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The latest Coen brothers film Hail, Caesar! was advertised as a story of a Hollywood fixer in the 1950s working to keep movie stars in line. Posters immediately reveal its plump casting repertoire with sturdy A-list actors, cutting from the same cloth as the early 2000s Ocean’s trilogy. As expected, this made for nice hype fodder. Keyword: fodder.

Hail-Caesar-(2016)-posterThe short of it does neatly follow the above one-liner: yes, there is a nonfictional Hollywood fixer and his name is Eddie Mannix (Josh Brolin) and his job is to put out fires, big and small, that arise in the grand Capitol Studios’ projects. Small fires include Scarlett Johansson husky-voiced as ever as DeAnna Morgan – knocked up and facing a PR disaster, Alden Ehrenreich as Hobie Doyle – an adorably clueless standup cowboy in the midst of image rebranding, and Ralph Fiennes as Laurence Laurentz seeking a leading man for his newest picture. As for the big fire, we see George Clooney as Baird Whitlock poisoned on the set of Capitol’s eponymous big budget Biblical epic ‘Hail, Caesar!’ and kidnapped by a communist group named ‘The Future.’ Eddie has 24 hours to get $100,000 in ransom money to bring Baird back before gossip columnists Thora and Thessaly Thacker (Tilda Swinton) catch wind of the dilemma.

homepage_Hail-Caesar-2016Whew! Hollywood feels kinda silly, don’t it? This is precisely what the Coen brothers aim to highlight, immersing cinema history with spoof in the debonair glamour that was Tinsel Town in the ‘50s. And so unfolds a series of vignettes heavy with eye-candy celebrities spitting one-liners and even dance numbers (paging Channing Tatum in a sailor outfit and tap shoes) to add chuckles to the commentary. Sounds fantastic. But it’s too bad that the commentary thing was pushed with far too much relish.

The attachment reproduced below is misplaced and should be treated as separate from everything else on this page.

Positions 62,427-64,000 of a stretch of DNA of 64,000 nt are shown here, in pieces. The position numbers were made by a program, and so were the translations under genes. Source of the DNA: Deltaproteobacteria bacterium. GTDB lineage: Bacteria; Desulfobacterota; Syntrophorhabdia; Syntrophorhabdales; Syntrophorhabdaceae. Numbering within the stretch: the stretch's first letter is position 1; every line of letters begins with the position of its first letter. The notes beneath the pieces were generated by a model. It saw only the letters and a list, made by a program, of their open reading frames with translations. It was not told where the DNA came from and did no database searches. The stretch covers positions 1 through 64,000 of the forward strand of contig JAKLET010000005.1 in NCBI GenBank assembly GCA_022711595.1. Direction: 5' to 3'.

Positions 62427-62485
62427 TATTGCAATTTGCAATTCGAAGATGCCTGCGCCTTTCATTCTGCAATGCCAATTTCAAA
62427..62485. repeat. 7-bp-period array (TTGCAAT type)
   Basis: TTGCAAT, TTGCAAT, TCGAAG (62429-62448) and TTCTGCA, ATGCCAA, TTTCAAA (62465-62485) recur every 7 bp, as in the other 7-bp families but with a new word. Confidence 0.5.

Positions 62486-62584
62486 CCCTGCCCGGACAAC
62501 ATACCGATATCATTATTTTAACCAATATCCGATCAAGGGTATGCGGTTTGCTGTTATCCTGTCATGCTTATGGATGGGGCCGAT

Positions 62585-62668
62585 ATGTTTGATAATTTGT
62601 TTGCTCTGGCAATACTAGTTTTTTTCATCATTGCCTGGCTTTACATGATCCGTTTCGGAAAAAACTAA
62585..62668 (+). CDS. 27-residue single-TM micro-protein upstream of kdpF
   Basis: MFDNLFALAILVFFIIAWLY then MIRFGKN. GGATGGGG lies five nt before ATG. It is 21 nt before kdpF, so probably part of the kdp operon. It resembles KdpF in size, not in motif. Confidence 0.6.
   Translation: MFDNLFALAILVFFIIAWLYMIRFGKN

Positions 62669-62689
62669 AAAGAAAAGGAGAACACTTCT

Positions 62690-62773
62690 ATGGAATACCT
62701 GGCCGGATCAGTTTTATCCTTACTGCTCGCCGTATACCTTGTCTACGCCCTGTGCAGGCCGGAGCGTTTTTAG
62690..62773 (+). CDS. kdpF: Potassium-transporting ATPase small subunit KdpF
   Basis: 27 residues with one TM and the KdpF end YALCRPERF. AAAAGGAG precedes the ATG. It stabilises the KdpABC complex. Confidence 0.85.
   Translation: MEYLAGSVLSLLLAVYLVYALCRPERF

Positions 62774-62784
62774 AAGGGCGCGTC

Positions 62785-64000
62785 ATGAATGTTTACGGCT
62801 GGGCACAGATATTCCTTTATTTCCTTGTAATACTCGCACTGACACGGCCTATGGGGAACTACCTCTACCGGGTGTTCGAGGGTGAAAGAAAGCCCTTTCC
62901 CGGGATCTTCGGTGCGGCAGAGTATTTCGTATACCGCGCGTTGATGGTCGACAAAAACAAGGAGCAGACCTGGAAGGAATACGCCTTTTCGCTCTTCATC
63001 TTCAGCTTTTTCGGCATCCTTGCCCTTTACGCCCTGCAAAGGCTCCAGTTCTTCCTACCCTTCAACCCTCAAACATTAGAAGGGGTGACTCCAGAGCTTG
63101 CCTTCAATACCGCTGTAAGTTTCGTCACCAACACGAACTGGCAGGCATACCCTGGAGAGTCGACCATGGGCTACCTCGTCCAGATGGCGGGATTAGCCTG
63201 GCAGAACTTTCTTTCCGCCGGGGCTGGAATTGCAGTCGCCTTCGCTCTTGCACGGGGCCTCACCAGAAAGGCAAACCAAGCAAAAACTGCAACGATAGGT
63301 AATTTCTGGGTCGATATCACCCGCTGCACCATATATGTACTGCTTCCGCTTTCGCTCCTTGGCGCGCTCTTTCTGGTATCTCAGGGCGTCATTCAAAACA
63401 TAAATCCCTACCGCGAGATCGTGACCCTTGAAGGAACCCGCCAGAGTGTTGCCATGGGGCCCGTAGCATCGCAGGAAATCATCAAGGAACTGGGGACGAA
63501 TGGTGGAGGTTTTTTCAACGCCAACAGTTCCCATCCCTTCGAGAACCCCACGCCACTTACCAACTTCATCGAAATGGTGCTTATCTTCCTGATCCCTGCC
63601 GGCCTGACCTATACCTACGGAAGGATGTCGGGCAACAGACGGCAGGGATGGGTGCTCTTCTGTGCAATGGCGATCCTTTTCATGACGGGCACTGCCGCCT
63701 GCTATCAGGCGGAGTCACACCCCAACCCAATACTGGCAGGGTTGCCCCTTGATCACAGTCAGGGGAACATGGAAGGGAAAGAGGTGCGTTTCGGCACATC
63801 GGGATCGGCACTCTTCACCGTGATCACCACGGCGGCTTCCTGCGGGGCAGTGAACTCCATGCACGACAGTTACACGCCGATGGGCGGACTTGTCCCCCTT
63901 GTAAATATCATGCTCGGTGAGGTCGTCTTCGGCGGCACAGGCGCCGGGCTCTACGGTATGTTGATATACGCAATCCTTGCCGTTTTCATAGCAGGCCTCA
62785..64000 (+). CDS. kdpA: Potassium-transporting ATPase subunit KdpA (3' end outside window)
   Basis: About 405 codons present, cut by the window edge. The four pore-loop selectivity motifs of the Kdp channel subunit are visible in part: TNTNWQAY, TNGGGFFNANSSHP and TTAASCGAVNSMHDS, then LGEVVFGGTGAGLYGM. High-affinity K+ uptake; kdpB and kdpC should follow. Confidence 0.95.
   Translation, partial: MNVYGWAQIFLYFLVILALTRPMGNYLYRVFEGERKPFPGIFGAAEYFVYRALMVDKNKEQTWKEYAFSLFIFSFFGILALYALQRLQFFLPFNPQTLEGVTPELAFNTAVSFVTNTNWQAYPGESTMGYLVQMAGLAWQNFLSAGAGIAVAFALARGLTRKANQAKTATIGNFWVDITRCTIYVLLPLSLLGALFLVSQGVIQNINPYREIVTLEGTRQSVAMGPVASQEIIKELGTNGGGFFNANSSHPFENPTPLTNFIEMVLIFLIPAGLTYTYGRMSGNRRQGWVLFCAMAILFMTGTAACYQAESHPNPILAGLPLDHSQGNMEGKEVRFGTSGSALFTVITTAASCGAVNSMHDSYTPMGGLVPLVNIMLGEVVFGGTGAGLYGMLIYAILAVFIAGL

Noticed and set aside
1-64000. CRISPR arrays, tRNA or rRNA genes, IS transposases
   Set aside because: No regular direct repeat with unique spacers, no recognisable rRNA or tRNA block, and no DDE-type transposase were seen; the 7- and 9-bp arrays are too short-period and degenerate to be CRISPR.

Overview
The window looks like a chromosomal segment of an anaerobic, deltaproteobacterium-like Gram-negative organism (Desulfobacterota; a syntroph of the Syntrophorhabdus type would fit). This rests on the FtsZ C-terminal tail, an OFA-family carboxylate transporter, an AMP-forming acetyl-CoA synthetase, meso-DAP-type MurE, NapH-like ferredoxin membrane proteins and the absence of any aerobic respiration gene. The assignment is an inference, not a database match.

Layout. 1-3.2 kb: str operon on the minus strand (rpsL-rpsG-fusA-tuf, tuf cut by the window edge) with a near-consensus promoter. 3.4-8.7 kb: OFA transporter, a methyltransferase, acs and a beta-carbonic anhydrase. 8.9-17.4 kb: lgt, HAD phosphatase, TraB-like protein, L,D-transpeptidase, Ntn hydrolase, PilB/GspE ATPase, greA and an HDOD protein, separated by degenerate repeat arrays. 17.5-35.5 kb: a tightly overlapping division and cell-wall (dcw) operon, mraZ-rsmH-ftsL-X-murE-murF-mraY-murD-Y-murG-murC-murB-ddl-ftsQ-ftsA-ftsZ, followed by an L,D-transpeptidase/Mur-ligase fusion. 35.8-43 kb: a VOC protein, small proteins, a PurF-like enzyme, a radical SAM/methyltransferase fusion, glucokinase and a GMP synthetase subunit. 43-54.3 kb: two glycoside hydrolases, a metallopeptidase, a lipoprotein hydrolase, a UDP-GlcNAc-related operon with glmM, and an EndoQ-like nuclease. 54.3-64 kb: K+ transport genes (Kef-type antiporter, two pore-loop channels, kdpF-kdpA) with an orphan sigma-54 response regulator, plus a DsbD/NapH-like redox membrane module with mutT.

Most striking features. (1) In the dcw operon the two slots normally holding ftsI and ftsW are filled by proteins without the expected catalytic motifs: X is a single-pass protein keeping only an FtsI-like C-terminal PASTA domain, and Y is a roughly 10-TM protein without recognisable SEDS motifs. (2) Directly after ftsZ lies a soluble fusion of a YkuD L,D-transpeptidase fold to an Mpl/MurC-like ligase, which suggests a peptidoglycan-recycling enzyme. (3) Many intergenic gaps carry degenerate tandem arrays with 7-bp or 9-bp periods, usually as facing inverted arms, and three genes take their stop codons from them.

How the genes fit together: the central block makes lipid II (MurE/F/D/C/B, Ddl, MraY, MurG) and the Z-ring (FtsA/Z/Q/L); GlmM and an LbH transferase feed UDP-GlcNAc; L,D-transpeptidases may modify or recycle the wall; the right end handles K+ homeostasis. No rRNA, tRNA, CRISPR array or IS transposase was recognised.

hailphoto3In Hail, Caesar!, we are taken from farcical scene after farcical scene that are meant to buoy us with the kind of snark that’s reminiscent of true Coen style. The film’s imagery bounces off each other to subvert the seriousness while keeping it afloat at the same time. We’ll take, for example, the opening scene in which we see a statue of a bleeding Jesus on the cross. While this kind of imagery is the Coens’ way of removing any sub-textual ambiguity, it’s most definitely snark. At one point, the film is heavy on admittedly hilarious religious dialogue, as Eddie talks with three priests and a rabbi on whether the script of ‘Hail, Caesar!’ offends “reasonable viewers.” Whether the brothers are sincere or playing a big old joke, the whole thing is like a subversive bit of performance art that felt a little too pretentious, a little too fartsy, a little too forced. It’s like the Coen brothers made a seemingly obvious attempt to flash their own creative relevance in Hail, Caesar!; we may as well have called it Hail, Coens! instead.

Cinema references were acknowledged while chuckles were bona fide here and strained there. Regardless, the ultimate message in Hail, Caesar! is pretty clear: Hollywood is a big ol’ dream machine. And so, honestly, Hail, Ceasar! is.

Written by Dara Kim

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